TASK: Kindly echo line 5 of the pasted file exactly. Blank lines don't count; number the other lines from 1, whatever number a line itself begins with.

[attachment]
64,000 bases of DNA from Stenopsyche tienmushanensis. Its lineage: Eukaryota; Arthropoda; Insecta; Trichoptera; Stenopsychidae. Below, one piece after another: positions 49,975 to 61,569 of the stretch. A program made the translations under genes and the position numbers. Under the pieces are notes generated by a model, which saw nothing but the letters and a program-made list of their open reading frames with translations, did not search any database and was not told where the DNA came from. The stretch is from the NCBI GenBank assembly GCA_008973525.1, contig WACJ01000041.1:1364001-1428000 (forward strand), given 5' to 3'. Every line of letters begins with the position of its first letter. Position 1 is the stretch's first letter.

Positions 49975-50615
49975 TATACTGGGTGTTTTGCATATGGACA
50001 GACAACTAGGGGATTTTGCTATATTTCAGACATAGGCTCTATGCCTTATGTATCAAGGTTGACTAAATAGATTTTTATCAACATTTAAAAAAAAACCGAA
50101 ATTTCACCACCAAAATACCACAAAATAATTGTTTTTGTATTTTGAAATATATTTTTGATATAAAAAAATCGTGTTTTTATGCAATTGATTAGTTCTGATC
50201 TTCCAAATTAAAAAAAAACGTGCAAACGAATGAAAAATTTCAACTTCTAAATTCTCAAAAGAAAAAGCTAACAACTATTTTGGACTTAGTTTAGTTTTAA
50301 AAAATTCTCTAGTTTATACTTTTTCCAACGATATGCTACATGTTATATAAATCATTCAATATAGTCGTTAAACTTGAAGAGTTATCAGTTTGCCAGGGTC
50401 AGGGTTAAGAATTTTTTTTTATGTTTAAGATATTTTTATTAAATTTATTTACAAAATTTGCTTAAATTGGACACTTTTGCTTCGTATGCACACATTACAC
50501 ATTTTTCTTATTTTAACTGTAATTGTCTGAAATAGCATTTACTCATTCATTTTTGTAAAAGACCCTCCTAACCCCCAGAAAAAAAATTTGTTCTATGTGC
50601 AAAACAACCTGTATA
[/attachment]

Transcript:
50101 ATTTCACCACCAAAATACCACAAAATAATTGTTTTTGTATTTTGAAATATATTTTTGATATAAAAAAATCGTGTTTTTATGCAATTGATTAGTTCTGATC